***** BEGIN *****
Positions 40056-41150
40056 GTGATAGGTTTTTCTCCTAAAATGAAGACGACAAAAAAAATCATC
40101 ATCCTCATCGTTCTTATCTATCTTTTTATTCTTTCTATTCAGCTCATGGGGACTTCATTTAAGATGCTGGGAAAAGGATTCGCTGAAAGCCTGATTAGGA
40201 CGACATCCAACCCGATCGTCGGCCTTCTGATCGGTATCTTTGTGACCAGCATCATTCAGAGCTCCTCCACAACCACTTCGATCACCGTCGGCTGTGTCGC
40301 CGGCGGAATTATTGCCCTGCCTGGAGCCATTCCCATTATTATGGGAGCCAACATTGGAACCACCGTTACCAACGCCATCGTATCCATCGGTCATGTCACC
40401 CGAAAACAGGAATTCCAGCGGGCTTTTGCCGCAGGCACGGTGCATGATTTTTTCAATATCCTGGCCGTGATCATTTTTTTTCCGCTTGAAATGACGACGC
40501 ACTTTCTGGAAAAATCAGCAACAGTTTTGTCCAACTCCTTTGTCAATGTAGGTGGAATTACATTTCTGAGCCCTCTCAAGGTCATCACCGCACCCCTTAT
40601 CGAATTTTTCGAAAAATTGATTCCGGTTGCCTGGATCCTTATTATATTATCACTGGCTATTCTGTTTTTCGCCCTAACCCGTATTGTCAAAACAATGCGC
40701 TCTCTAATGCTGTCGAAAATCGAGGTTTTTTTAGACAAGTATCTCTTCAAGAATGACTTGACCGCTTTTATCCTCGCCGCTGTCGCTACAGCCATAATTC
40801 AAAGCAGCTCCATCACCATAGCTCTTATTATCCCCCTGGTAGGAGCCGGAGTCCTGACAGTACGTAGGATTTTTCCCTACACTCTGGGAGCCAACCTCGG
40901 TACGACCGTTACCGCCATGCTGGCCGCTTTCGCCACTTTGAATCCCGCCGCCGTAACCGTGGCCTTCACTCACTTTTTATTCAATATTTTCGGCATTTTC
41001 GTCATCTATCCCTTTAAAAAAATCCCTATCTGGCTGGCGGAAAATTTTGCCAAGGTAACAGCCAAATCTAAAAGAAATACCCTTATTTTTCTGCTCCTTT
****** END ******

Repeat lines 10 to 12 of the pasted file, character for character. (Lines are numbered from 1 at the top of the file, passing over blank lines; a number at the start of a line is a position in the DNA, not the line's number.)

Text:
40801 AAAGCAGCTCCATCACCATAGCTCTTATTATCCCCCTGGTAGGAGCCGGAGTCCTGACAGTACGTAGGATTTTTCCCTACACTCTGGGAGCCAACCTCGG
40901 TACGACCGTTACCGCCATGCTGGCCGCTTTCGCCACTTTGAATCCCGCCGCCGTAACCGTGGCCTTCACTCACTTTTTATTCAATATTTTCGGCATTTTC
41001 GTCATCTATCCCTTTAAAAAAATCCCTATCTGGCTGGCGGAAAATTTTGCCAAGGTAACAGCCAAATCTAAAAGAAATACCCTTATTTTTCTGCTCCTTT